Some statements in Ud 6.5

In Ud 6.5 there is an interesting difference in how some of the statements are resolved by English translators and by German ones.

It’s the statements starting from segment 10.2 onward, starting with

sassataṁ sukhadukkhaṁ attā ca loko ca

The English have:

  • Sujato: “Pleasure and pain are eternal, and the self and the cosmos.”

  • Anandajoti: “Pleasure and pain, the self and the world are eternal"

    So pleasure and pain are just in the same list with the self and the cosmos, and “eternal” relates to all of them in the same way.

By contrast, the Germans have:

  • Seidenstücker (on SC): “Ein ewiges Glück und Leid ist das Ich und die Welt” (“Eternal pleasure and pain are the I and the world”)
  • Schäfer/Beyerlein (only in print): “Ewig, wohl und weh sind Ich und Welt” (“Eternal, pleasant and painful are the I and the world”)

So Seidenstücker relates the adjective “eternal” to “pleasure and pain” which then are a characteristic of the I and the world; Schäfer and Beyerlein have it again different in that they take “eternal”, “pleasant”, and “painful” as three characteristics attributed to the I and the world.

Considering that all statements in the Sutta have attā ca loko ca in the same way, taking everything else as a characteristic of these two seems to make sense to me (I am currently going with Seidenstücker).


Could it be “Eternalists believe that pleasure and pain associated with the self and the world are eternal”
With Metta

1 Like

I understand it as a continuation of the before mentioned statements.

It has been said by different groups that self and cosmos are eternal, not eternal, both, or neither, or they are created by oneself, by someone else, by both, or neither.

Now it seems to continue that they are the product of—or perhaps rather consisting of—eternal pleasure and pain, non-eternal pleasure and pain, both, or neither, of pleasure and pain created by oneself, by someone else, by both, or by neither.

The versions of the English translators would include a repetition of the former statements in the new statements, which I am not sure how plausible that is.

1 Like

To my knowledge Venerable Anandajoti is not on this forum, but I’d be interested in Bhante @sujato’s thoughts on the topic. Just as the thoughts of any other Pali experts. :pray:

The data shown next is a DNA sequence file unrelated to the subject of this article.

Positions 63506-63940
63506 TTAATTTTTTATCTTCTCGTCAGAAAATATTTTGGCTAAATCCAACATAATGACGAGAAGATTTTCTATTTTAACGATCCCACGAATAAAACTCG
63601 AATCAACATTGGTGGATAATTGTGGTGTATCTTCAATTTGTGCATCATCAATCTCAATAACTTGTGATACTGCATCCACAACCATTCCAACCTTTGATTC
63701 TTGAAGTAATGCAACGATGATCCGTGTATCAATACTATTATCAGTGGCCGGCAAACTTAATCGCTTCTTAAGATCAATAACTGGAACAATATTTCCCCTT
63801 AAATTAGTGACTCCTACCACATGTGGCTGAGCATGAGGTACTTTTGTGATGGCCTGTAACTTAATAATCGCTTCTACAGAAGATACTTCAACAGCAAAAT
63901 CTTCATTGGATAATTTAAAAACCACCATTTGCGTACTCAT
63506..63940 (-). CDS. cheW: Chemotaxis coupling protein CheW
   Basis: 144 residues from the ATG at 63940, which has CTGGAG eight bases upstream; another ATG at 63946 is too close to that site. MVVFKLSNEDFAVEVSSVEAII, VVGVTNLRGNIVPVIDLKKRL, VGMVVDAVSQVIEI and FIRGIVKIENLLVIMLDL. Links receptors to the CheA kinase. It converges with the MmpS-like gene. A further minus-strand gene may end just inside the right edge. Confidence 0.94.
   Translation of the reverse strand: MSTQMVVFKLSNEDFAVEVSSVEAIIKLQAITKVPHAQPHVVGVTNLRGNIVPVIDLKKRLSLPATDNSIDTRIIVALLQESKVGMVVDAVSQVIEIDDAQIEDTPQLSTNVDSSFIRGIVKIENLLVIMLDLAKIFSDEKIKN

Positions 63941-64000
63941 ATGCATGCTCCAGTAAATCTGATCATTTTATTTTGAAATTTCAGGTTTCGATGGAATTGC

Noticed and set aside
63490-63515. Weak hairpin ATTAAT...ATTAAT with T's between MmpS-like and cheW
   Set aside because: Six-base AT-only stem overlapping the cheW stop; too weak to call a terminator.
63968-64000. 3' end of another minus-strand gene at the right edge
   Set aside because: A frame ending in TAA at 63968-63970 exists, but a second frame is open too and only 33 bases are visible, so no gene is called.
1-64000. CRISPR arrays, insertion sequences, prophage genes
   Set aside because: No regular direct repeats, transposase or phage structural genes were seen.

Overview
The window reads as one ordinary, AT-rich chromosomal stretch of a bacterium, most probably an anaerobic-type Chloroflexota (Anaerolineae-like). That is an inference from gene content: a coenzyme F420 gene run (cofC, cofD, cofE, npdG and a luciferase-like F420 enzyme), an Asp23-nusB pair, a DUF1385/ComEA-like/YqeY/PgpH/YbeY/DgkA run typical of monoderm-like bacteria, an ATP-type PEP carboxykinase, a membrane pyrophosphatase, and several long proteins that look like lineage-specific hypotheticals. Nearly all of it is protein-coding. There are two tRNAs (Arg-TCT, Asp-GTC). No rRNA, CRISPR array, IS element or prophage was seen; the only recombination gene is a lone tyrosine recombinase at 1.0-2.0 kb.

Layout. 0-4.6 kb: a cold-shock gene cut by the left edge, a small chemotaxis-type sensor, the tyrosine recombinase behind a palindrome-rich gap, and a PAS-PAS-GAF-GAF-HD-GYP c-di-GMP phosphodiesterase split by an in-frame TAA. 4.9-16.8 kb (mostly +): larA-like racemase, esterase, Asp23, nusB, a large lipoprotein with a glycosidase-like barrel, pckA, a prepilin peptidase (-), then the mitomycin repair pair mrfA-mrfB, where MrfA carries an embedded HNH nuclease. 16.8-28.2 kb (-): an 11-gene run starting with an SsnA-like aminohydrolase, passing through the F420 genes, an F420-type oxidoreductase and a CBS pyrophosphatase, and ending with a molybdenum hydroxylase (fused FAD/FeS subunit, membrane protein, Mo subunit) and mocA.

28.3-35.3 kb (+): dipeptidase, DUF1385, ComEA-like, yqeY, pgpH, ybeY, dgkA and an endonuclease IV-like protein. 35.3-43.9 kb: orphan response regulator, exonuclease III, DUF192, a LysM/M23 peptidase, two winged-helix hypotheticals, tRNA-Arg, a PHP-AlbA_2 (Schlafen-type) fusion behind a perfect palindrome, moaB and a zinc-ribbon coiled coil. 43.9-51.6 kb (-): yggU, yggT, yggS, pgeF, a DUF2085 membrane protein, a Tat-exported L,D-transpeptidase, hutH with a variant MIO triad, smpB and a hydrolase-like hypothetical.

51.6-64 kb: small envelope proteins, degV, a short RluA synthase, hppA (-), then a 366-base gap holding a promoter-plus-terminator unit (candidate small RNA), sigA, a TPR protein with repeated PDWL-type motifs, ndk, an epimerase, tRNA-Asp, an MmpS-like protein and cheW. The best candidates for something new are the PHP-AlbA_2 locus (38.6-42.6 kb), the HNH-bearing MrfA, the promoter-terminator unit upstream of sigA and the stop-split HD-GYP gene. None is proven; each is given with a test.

The passage in question occurs three times, in Ud 6.5, Ud.6.6, and in a variation at DN 29.

Now, the series of items begins straightforwardly:

sassato attā ca loko ca
The self and the cosmos [are] eternal.

No worries. But then we get:

sassataṁ sukhadukkhaṁ attā ca loko ca

(The compound sukhadukkha is nominative neuter, not accusative.)

DN 26 helps out here. Instead of the Udana reading above, we have:

sassataṁ sukhadukkhaṁ …

So attā ca loko ca are not included in the same sentence. Is this just because it’s been abbreviated? It turns out, no, because the final term in the sequence is stated in full and it too lacks the attā ca loko ca.

DN 29: asayaṅkāraṁ aparaṅkāraṁ adhiccasamuppannaṁ sukhadukkhaṁ, idameva saccaṁ moghamaññan’ti
Ud 6.5 & 6.6: asayaṅkāraṁ aparaṅkāraṁ adhiccasamuppannaṁ sukhadukkhaṁ attā ca loko ca, idameva saccaṁ moghamaññan”ti

It looks very much like attā ca loko ca was mistakenly inserted via editorial error. So I translated it in a deliberately clumsy manner to echo the clumsiness of the text.


Thank you so much for this, Bhante. Yes, what you say does indeed make sense. The statements in DN 29 are so much more straightforward (if you can call this sort of statement by the wanderers straightforward), I didn’t think twice about them when I translated them. Here, it was exactly the clumsiness in your translation that made me stop and compare other translations …

I should perhaps invest more time in studying Pali grammar. But when starting this project, the situation with my mother was rather difficult and emotionally demanding, I needed something to brighten my heart—which wasn’t exactly fulfilled by grammar studies. Which is why I decided to instead rely on the work of others for that. And I don’t think I have enough life time left to do both … :person_shrugging:

So thanks for your explanations, they are most valuable to me!


And therein lies the true motivation for all students of the Dhamma! Our work should be joyful and fulfilling, else the point is lost.

You’re doing the right thing, you have helped me improve my work immensely, so we all lift each other up.

I think it’s important to remember that the “best” translation is not purely a subjective choice, nor is it to be gained by averaging out the work of others. Sometimes choices are indeed subjective, but sometimes people make mistakes, even the best scholars. We can’t improve unless we are prepared to look carefully and critically and re-evaluate our choices.